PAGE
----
Elisa Garcia de la Huerta

STATEMENT

Analog photography is one medium I employ creatively to resist the status quo. Having turned to spirituality as a practice in non-violent revolution and healing, in my creative work I invoke the primal Archetype of the quadruple Goddess: Virgen, Mother, Shaman and Witch. Through a global return to the feminine in all aspects, we might soften into a balance between our technological advancement and our human evolution in consciousness.

I document intimacy with myself, others and nature as a form of resistance. This process is both an aesthetic and conceptual strategy. Working intuitively, I revel in the poetic and pictorial aspects of analog film, especially the ephemerality inherent in the collaborative aspects of my work and the nostalgically rich depth of a vintage format.

Facing the consequences of techno-capitalism, including our urgent need for real human connection and the end of our alienation from NATURE and spirituality; in my work I explore the struggle to adapt to our Information Age amidst the global environmental crisis. My work interrogates perception and cultural conditioning, meanwhile pushing up against gender binaries, sexual taboo and the dichotomy of spirituality versus religion from a holistic vantage point assuming an integration of mind, body and soul.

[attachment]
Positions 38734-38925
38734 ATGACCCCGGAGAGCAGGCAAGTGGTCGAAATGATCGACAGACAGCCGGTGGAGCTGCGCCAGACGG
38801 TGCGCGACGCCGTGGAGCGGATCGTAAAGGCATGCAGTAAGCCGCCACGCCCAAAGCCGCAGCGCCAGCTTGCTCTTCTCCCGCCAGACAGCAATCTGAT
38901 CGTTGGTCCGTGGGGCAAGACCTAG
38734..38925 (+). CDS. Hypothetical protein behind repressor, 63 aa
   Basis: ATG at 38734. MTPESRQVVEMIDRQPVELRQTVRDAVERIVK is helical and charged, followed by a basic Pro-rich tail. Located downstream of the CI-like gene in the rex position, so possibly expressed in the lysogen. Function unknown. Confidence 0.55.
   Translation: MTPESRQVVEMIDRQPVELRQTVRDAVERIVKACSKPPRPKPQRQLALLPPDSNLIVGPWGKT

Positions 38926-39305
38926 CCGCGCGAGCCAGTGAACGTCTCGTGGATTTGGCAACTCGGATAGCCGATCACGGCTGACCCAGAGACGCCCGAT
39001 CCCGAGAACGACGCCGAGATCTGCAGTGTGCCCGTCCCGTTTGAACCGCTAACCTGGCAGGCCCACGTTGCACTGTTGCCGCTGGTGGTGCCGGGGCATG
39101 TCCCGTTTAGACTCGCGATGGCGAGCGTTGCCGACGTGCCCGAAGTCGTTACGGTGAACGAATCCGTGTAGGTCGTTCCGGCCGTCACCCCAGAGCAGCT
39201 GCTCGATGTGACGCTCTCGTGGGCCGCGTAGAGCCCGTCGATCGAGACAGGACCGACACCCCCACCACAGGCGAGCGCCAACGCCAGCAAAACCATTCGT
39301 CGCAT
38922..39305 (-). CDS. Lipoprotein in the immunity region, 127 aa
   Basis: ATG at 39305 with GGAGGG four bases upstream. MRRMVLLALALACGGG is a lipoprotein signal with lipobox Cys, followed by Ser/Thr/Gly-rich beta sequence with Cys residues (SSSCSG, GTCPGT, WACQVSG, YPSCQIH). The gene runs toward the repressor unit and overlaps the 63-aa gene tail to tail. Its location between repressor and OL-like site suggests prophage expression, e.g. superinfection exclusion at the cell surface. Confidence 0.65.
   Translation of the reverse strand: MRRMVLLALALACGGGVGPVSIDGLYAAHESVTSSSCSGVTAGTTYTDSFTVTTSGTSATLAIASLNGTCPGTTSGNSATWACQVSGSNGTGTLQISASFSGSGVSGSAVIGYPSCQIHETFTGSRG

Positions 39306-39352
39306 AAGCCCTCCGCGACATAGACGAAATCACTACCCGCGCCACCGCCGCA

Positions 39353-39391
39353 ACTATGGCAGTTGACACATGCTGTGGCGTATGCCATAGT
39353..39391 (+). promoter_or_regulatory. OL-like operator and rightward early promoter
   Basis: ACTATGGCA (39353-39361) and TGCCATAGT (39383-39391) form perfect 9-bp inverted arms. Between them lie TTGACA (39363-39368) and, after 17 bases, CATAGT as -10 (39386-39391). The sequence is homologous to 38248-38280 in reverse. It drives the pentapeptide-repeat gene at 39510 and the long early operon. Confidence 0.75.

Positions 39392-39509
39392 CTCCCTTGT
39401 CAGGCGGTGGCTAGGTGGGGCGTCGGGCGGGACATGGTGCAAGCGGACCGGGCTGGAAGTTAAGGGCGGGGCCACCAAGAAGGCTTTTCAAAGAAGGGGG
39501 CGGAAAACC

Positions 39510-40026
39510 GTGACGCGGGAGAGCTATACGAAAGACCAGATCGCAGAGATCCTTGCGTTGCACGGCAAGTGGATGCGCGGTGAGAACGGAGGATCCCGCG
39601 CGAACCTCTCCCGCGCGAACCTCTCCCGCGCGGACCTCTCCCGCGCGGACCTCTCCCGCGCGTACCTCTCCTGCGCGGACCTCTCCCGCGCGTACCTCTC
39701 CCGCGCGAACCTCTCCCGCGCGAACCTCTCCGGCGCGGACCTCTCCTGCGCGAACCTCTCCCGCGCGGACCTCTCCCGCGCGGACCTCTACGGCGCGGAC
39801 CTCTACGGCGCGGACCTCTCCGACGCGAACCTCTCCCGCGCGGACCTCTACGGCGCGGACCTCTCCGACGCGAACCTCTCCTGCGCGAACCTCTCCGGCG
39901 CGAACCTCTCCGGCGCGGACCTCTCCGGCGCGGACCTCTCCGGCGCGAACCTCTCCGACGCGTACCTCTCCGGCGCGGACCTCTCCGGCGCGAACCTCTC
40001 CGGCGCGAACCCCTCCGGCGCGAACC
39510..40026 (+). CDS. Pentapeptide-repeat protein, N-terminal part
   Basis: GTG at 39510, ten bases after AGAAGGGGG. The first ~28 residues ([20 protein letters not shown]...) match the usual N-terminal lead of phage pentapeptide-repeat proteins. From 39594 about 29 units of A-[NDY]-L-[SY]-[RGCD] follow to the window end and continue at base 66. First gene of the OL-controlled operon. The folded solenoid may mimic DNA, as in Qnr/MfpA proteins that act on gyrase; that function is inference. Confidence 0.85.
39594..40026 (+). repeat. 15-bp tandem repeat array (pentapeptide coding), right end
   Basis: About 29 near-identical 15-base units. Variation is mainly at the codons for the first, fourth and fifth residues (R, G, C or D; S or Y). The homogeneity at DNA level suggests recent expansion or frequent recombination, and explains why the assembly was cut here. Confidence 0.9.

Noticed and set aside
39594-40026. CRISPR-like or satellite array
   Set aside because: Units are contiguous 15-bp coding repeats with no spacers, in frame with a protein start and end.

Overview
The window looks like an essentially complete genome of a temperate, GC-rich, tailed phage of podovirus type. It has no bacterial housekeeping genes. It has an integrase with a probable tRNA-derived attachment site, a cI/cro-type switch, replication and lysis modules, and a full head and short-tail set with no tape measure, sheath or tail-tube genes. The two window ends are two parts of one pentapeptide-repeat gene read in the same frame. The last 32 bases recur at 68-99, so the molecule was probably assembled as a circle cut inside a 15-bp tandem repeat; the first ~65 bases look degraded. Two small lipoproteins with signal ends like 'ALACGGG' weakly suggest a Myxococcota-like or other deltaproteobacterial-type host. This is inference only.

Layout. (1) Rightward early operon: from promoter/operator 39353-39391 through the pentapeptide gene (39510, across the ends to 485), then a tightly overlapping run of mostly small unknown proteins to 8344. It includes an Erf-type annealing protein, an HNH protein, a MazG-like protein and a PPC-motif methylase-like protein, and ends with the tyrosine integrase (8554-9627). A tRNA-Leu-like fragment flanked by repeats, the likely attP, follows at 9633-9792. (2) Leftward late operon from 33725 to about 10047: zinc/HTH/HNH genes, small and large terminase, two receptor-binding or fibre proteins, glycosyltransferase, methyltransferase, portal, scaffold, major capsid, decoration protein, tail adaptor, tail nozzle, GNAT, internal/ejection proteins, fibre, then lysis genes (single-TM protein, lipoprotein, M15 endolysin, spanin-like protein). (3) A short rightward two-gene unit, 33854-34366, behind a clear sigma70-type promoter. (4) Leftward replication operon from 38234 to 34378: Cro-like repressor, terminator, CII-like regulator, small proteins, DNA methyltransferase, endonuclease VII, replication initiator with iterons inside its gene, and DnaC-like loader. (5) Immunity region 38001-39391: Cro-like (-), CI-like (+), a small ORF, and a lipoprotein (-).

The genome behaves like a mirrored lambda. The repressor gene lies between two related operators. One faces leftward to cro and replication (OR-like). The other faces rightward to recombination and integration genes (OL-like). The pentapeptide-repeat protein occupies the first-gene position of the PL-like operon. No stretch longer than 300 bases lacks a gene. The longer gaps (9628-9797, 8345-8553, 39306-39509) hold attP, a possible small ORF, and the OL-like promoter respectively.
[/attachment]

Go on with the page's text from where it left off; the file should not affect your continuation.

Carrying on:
Through collaborative processes with film, my work aims to dismantle oppressive societal views that promote toxic forms of techno-commerce, transgressing the territory of spectacle and objectification, ultimately, opening unto an all-encompassing, transpersonal, post-gender ecofeminist dialogue.

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Elisa Garcia de la Huerta provided for the publication commissioned alongside the NYC-based Art 511 Mag Refuge Series, a series of hand-drawn pieces reflecting the themes surrounding ecology, technology, feminine anatomy and spirituality discussed above. Read and download here

Elisa will also be performing alongside Tasha Whittle in a collaborative production of a ‘visual and sonic’ composition using analogue synthesisers that allow the performers to manipulate sound through bodily movement.